This is what depression looks like. That woman in the middle who is smiling, who is just about to take a massive step in her freelance career, who’s working with a huge international brand who approached her.
This is what depression looks like.
It looks like the women sitting on a fence posing for a photo right after a full on fit of laughter about how ridiculous trying to pose casually is.
It looks like the woman in the red jumper who loves spending time with her friends and chatting for hours over brunch.
This is what depression looks like.
In my case it looks like a well dressed, well put together, head in the game woman.
I never thought I would be writing down and sharing with anyone that I’m dealing with depression but here I am and I’m in a good enough place to know that it’s really important I talk about it as the way I deal externally with depression may not be one that is often seen, but it’s just as real.
Depression isn’t always pjs and no make up, it isn’t always sunken eyes and tired skin. Sometimes it’s perfectly manicured nails, confident speakers, girls bosses. Don’t get me wrong, some days even leaving my bed is an accomplishment, but 90% of time time I carry on with life like nothing is wrong. Megs wrote a beautiful piece about the face of depression and I know it gave people so much reassurance that not being ok is 100% ok.
Whilst I cannot imagine that this post will do as Megs did, if it helps one person who is dealing with depression by carrying on with life as normal, then I will be glad I shared something so personal.
I’ve suffered from depression numerous times in my life, hugely so in my mid teens when I dealt with a series of deaths in my family and it raised it’s head again 4 years ago, 3 years after my dad passed away.
Grief is a mask, it’s a great scape goat, allows blame to be placed on something that you are sure will get better and pass. Which is one of the reasons that telling someone who is grieving that time is the greatest healer is just about the worst thing.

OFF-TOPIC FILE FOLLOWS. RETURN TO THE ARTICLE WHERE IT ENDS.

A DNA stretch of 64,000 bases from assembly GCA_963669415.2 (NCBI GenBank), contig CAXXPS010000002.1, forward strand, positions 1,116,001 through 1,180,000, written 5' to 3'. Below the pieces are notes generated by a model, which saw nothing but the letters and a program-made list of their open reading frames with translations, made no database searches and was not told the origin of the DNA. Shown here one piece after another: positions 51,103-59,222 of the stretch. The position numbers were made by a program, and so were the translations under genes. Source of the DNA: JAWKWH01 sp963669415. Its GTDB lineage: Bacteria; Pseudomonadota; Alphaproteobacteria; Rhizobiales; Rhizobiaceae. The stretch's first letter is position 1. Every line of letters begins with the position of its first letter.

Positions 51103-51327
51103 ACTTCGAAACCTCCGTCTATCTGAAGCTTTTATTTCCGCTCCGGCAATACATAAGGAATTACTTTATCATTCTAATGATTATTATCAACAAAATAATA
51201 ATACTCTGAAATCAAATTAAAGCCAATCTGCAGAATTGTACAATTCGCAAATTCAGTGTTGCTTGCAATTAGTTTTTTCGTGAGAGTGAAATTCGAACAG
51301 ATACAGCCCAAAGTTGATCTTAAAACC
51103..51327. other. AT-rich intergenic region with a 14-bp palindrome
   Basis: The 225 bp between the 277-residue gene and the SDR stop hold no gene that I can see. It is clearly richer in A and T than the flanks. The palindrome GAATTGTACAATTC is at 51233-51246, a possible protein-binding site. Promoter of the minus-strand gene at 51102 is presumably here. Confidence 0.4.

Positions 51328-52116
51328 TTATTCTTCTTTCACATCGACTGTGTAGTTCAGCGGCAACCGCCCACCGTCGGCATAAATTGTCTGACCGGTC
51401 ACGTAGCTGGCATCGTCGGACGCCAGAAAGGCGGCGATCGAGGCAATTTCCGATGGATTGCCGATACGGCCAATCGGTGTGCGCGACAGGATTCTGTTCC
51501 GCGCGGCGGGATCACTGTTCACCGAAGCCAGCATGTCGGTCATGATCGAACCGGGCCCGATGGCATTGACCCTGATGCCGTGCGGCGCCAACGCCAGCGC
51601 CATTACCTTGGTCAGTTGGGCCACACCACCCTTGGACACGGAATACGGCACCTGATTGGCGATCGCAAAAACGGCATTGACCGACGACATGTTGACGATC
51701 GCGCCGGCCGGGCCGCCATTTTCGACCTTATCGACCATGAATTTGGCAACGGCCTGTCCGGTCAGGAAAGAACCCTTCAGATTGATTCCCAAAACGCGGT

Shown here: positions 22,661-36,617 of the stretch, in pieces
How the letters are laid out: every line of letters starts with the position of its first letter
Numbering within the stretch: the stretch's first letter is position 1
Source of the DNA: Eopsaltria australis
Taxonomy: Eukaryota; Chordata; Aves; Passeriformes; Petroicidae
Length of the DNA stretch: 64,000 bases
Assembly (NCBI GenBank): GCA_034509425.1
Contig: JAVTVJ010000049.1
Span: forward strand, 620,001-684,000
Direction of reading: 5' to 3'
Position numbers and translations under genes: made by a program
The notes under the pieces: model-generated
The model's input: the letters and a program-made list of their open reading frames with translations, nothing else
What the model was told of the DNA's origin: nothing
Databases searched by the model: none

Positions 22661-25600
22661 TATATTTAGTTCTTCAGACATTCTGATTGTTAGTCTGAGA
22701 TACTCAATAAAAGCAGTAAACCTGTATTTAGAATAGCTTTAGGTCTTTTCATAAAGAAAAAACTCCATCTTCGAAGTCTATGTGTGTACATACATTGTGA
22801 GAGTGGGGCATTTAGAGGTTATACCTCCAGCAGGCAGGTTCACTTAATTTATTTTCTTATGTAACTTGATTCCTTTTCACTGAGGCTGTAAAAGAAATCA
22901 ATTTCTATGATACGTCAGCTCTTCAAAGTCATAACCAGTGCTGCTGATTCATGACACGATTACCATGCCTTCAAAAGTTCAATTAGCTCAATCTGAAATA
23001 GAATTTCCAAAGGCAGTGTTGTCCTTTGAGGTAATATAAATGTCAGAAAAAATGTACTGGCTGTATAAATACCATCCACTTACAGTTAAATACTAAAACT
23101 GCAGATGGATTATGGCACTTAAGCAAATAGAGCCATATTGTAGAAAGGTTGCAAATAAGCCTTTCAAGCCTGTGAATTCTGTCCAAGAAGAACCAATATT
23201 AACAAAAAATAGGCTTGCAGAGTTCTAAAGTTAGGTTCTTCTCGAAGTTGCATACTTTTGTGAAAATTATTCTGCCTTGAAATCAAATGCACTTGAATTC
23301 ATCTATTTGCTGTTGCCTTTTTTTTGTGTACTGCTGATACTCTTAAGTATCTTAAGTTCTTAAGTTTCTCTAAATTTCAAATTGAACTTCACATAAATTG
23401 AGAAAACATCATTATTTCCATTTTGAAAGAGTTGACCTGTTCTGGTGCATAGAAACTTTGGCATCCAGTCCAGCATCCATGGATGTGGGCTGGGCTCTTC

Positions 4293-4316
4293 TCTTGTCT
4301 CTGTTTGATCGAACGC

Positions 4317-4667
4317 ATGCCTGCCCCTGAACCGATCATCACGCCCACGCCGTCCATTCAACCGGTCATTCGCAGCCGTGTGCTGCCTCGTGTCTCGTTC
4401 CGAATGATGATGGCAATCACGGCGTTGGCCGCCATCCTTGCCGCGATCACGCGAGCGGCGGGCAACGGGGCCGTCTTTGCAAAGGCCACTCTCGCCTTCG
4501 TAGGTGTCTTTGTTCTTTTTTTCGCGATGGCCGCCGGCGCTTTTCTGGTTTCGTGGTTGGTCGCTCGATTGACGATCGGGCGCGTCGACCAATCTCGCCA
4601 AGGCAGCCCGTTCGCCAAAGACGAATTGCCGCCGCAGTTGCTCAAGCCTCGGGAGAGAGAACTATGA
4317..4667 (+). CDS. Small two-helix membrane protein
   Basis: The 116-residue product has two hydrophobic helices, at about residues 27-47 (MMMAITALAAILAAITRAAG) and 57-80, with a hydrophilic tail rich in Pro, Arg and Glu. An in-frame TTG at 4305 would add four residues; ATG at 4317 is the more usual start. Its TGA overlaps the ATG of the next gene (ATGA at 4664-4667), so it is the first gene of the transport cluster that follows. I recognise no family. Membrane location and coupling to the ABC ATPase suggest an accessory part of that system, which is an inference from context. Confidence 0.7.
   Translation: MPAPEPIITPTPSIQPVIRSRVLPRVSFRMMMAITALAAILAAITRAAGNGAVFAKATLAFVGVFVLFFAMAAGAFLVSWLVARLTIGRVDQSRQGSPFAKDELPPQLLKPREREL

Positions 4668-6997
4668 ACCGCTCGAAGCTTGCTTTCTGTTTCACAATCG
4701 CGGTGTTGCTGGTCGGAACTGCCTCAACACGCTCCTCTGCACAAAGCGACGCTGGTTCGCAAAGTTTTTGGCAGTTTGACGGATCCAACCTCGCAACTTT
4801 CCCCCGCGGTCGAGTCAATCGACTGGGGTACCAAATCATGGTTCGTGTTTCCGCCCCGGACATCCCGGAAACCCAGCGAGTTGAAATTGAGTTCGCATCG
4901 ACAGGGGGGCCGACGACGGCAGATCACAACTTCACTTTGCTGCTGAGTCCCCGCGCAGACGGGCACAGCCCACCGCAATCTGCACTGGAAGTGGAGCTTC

Whilst I take nothing away from people who openly deal with their depression, who wear their heart on their sleeve and use their social presence to share exactly how they are feeling, they are not the only ones who struggle. In fact sometimes it’s the ones who say nothing, give nothing away, who hurt the most.
Being an only child means I deal with things my own way and always have, I was brought up to be a strong, independent women and I value that greatly. However, as someone who prides *blindly at times* her ability to get on with life and never ask for help, dealing with depression has really challenged me, and those feelings.
Depression is the woman working all hours, being praised and lauded for how much she hustles to create a different kind of life. It’s the guy who goes to work, supports a family, plays with his kids and yet sits alone at times and wonders if he’ll ever feel anything other than meh.
Depression doesn’t always look like sad quotes on social media, or cries for help, sometimes it looks like the friend who will always be a shoulder for others to cry on whilst never talking of their own pain.
It looks like not eating properly in private yet enjoying socialising with friends over awesome food.
It looks like going to the gym and enjoying feeling strong.
It looks like sitting up at 2.35am on a random Thursday night writing 100s of words about what depression looks like in the hope that someone else reads it and says ‘yeah me too’.
It looks like the person who loves to travel alone and not because she has to but because she likes to, not because her depression singles her out, but because she won’t allow it to stop her loving life as much as she can.
It matters that I talk about this, because I know that others continue on with life and to the outside world look exactly the same despite dealing with a lot.
I’m proud of the people who share their emotional struggles, including depression loudly and without shame. I’m also proud of the people who silently keep putting one foot in front of the other.
However you deal with depression, grief, heartache…know that you are doing a great job and if you don’t want to break down and talk about it all the time that’s just fine. If you don’t want anyone in your life to know, that’s just fine but please make sure you have someone to talk to.
A professional if needs be, a loved one, a random person you met on the internet who just gets you.
Depression isn’t a one size fits all. I want you to know that however you deal with it, whatever depression looks like to you, you’re not alone.
If being in your pjs helps that’s exactly what you should do. But if what makes you feel in control is smiling for selfies and pushing yourself to carry on with life as normal that’s also entirely ok too.
In the words of A.A Mile…Promise me you’ll always remember: You’re braver than you believe, and stronger than you seem, and smarter than you think.